Sponge: A job that runs in the background on the IBM 3090 mainframe computer in such a way
that it uses only those CPU cycles not needed by other work, yet is so computationally intense
that it soaks up all unused CPU cycles.

Spool: Simultaneous Peripheral Operations On-Line, A scheme that allows multiple devices to
simultaneously write output to the same device such as multiple computers printing to the same
printer at the same time. The data are actually written to temporary files while a program called a
spooler sends the files to the device one at a time.

Spreadsheet: Software program that allows mathematical calculations, such as budgeting,
keeping track of investments, or tracking grades.

SQL: Structured Query Language. ANSI standard data manipulation language used in most
relational data base systems, A language for requesting data from a relational database.
Storage: A device or medium that can retain data for subsequent retrieval.

Strategy: long-term plan, tactic, or scheme for attaining a vision.

String: A sequence of characters.

Striping: Disk striping copies blocks, bytes or bits across multiple disks in such a way that if one
disk is lost, the data can be created using the blocks or bits on the remaining disks.

Sun Microsystems: Sun originally stood for Stanford University Network, a name given to a
printed circuit board developed in 1981 that was designed to run UNIX.

SunOS: The name of the operating system of the workstation from Sun Microsystems. It is
based on Berkeley UNIX and AT&Ts System V UNIX. It is composed of three major parts: the
kernel and file system, shells and graphical interfaces, and utility programs.

Surfing: Net speak for wandering, whether one is surfing through cable stations or surfing the

SYNTAX: In linguistics, syntax (from Ancient Greek συν- syn-, "together", and τάξις táxis,
"arrangement") is the study of the principles and rules for constructing sentences in natural
languages. In addition to referring to the discipline, the term syntax is also used to refer directly to
the rules and principles that govern the sentence structure of any individual language, as in "the
syntax of Modern Irish". Modern research in syntax attempts to describe languages in terms of
such rules. Many professionals in this discipline attempt to find general rules that apply to all
natural languages. The term syntax is also sometimes used to refer to the rules governing the
behavior of mathematical systems, such as logic, artificial formal languages, and computer
programming languages.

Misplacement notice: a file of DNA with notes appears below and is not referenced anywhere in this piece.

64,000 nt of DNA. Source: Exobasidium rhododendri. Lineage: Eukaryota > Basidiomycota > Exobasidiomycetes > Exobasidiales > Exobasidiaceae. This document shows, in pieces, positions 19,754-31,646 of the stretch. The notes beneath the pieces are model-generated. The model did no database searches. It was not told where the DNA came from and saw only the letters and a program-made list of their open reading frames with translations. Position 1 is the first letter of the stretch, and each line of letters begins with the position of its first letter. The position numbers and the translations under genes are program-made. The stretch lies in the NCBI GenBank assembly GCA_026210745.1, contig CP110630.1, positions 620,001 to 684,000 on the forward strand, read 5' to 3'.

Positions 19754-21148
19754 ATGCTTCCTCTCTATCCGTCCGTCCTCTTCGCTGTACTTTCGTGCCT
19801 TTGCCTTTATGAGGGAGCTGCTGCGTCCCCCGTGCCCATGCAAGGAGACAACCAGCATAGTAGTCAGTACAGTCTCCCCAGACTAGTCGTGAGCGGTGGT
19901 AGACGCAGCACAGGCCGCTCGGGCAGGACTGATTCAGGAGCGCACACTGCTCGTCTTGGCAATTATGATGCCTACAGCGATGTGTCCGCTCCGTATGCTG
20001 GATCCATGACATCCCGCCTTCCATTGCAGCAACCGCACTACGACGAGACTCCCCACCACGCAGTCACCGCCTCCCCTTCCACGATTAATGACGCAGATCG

Tape density: A measure of how much data, can fit on a magnetic tape.

Task: A separately dispatchable function on a computer.

TCP/IP: Transmission Control Protocol/INTERNET Protocol. The communication protocols on
which the Internet is based.

TEAM: Together Everyone Accomplishes More

Telecommunication: Communicating          with   other   people   through   the   computer   using
communication software and modems.

Telecomputing: Using computers for telecommunication; computer networking.

TELNET: A program that allows users on the Internet to log in to remote systems from their own
host system.

Terabyte: 1,099,551,627,776 bytes, often used to mean one trillion bytes (1,000,000,000,000).

Terminal emulation: Most communications software packages will permit a personal computer
or workstation to communicate with another computer or network as if it were a specific type of
hardware terminal.

Terminal server: A device that allows asynchronous devices such as terminals to select and
then communicate with hosts or other devices over a network.

Terminal: A device connected to a computer network that acts as a point for entry or retrieval of
information. Personal computers can be made to act as network terminals, by running terminal
emulation (communication) programs.

Text: A string of characters. A text file should contain only characters - as opposed to codes or

Time out: What happens when two computers are talking and one fails to respond within a
certain time, for whatever reason

Time series: Observations of a variable made over time. Many economic studies such as
International Financial Statistics and Codebase are time series data files. Time series, of a sort,
can also be constructed from a cross sectional study if the same questions are asked more than
once over time.

TN3270: A version of TELNET providing IBM full-screen support.

Toggle: Using one command or keystroke to change between one mode and its opposite.

Token ring: A LAN and protocol in which nodes are connected together in a ring and
communication is controlled by a special packet called a token that is passed from node to node
around the ring. A node can send data only when it receives the token and the token is not in use.
Data is sent by attaching it to the token. The receiving node removes the data from the token.
Topic: In a conference, a message which is generally written to convey a new idea or a new
piece of information, relevant to that conference.

Transfer: To copy or move information from one computer to another.

Transport Layer: The fourth layer of the OSI reference model. It provides transparent, reliable